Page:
Brad started taking his medication, expecting the problem to be over and the swelling to go down. Unfortunately, while it kept the swelling at bay, it still didn’t deflate the water balloon in his undies.
Is that an avocado in your pants or …
“By this point, they were both really red and you could just see there was infection under the skin. It started on the right side then switched to the left,” he says.
“The left continued to get bigger until it was the size of an avocado. It was massive.”
Then things started going from bad … to worse.
“By this time, I not only had a swollen testicle, I also had a lump forming at the bottom of it. I was at my friend’s house one night and it exploded. It was a cyst that had burst,” he says.
“I was a little embarrassed, I told them something was going down and I just took myself to hospital.
“I was actually scared at this point. I thought my testicle was going to explode like a water balloon too.”
In the hospital, Brad got his cyst cleaned up. It was considered that he may have an STI, so he was treated for chlamydia. But that was only a punt. He left the hospital still unsure of what was going on, so his doctor suggested he talk to a microbiologist.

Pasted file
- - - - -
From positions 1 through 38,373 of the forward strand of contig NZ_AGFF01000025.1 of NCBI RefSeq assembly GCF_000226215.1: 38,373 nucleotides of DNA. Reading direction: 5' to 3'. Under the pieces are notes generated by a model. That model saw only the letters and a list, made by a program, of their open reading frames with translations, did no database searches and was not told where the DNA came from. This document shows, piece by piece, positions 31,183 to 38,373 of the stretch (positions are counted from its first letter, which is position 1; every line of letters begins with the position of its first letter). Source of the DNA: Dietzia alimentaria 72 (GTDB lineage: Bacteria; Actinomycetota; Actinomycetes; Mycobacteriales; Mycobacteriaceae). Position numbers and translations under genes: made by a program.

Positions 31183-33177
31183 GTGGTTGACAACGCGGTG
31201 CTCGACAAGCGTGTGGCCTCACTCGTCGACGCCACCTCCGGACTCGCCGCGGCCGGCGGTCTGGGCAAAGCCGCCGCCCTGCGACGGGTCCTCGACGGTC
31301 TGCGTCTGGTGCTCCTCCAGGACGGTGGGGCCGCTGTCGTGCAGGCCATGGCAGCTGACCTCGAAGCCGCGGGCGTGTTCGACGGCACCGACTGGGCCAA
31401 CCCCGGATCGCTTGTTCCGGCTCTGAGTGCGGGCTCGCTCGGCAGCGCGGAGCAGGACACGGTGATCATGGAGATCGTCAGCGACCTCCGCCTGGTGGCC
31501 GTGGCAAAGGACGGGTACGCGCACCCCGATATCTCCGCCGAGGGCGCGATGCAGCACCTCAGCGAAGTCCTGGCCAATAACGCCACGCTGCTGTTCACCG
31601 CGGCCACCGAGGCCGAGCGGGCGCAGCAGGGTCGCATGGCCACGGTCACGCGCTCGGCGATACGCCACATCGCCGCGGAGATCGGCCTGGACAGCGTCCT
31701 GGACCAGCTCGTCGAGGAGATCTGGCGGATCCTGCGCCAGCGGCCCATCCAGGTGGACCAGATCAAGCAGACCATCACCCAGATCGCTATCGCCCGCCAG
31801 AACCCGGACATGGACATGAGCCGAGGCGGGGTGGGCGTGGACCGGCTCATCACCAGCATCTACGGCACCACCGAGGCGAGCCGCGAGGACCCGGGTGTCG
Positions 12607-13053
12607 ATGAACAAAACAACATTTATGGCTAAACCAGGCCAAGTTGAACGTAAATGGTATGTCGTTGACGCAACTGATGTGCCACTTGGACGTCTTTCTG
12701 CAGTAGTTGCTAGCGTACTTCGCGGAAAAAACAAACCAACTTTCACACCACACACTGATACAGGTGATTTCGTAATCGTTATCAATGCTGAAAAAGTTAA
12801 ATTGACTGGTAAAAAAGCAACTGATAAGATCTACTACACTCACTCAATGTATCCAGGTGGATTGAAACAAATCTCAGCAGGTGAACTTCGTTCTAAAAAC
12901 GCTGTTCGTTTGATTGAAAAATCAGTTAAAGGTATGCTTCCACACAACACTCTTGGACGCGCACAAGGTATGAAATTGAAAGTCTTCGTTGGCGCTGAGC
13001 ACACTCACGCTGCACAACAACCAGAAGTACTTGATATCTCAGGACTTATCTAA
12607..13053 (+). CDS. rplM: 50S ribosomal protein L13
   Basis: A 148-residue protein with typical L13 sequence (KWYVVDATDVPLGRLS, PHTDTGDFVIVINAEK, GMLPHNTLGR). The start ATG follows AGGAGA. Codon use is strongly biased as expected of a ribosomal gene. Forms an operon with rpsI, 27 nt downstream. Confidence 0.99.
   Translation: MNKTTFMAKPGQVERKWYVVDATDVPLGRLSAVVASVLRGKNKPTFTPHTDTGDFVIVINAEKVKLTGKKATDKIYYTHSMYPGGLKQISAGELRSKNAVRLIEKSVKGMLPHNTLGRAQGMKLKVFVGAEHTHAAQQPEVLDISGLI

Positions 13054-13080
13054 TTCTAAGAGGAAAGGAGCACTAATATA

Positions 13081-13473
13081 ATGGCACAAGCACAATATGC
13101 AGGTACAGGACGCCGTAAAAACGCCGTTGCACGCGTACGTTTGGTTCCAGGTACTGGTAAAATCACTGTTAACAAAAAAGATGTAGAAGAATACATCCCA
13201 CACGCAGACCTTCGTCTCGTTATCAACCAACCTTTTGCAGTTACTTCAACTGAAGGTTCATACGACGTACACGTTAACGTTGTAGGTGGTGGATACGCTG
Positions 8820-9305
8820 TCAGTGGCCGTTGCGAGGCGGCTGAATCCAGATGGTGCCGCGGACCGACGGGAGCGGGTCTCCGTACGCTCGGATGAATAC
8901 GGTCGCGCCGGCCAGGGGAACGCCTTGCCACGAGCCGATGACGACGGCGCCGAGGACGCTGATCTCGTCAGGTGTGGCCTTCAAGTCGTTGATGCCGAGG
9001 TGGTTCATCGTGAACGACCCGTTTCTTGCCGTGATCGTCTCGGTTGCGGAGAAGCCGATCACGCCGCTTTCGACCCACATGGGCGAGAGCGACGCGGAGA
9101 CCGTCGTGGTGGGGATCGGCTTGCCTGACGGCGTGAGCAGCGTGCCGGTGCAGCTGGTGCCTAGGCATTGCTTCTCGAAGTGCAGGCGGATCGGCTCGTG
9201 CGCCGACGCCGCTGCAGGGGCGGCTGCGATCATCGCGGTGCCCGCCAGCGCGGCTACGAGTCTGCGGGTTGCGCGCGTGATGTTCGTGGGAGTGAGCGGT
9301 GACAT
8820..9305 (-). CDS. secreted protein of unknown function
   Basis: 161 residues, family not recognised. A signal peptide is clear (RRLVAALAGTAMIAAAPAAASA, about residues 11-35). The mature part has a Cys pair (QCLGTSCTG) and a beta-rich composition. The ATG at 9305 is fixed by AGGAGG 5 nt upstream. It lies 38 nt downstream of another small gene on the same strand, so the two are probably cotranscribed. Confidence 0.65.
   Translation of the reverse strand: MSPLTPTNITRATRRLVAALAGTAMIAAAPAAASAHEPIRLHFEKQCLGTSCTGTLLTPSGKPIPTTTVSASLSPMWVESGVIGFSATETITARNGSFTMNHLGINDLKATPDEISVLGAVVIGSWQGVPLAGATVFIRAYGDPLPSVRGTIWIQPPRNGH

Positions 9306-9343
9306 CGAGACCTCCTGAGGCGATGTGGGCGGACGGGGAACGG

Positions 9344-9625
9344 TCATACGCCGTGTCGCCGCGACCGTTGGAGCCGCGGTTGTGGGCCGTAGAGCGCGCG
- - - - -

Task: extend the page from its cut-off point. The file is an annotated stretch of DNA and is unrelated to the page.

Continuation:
And that’s exactly what he did.
Brad and the Batman of infectious diseases
Brad walked into the office of a microbiologist and dropped his daks.
The specialist took one look at his family jewels and said, “That’s tuberculosis.” He then ran two tests which confirmed this diagnosis.
Brad had never felt so relieved in his life. The specialist then called in another microbiologist, who Brad deems was a dream come true: the ‘Batman’ of treating infectious diseases in Perth.
“He immediately asked, ‘Have you been to Africa?’
“Then everything just made sense.”
TB or not TB: That is the question
Brad says once he had the diagnosis, the doctors put him on TB medication immediately, and he was free and clear in just two weeks.
“I also had a carer come around to my house once a week, and the authorities put you on a TB register so they can keep track of infectious diseases,” he says.
“The doctors believe I would have been infectious for several months preceding, so my girlfriend got tested. She had the TB in her system, but they were able to treat it before it became a problem and she is clear now too.
“TB can go anywhere in the body: your ear, your leg, wherever. However, in my case, it went to my testicles and it was just super-unfortunate.”
Real men get tests
Brad is free of TB but is left with a fluid-filled testicle. He will be getting this drained, but he is also left with the possibility of not being able to have children.
“My advice to any man is simple. Act quick,” he says.
“And if you think something is wrong, don’t be scared to visit a couple of doctors. There’s no harm in a second opinion.
“Don’t wait until it’s too late and something bad happens.”
|For more information on genital tuberculosis including risk factors, statistics, progression, diagnosis and treatment, see Genitourinary Tuberculosis.|
|For more information aboutthe male urogenital system, see Anatomy Male Urogenital System.|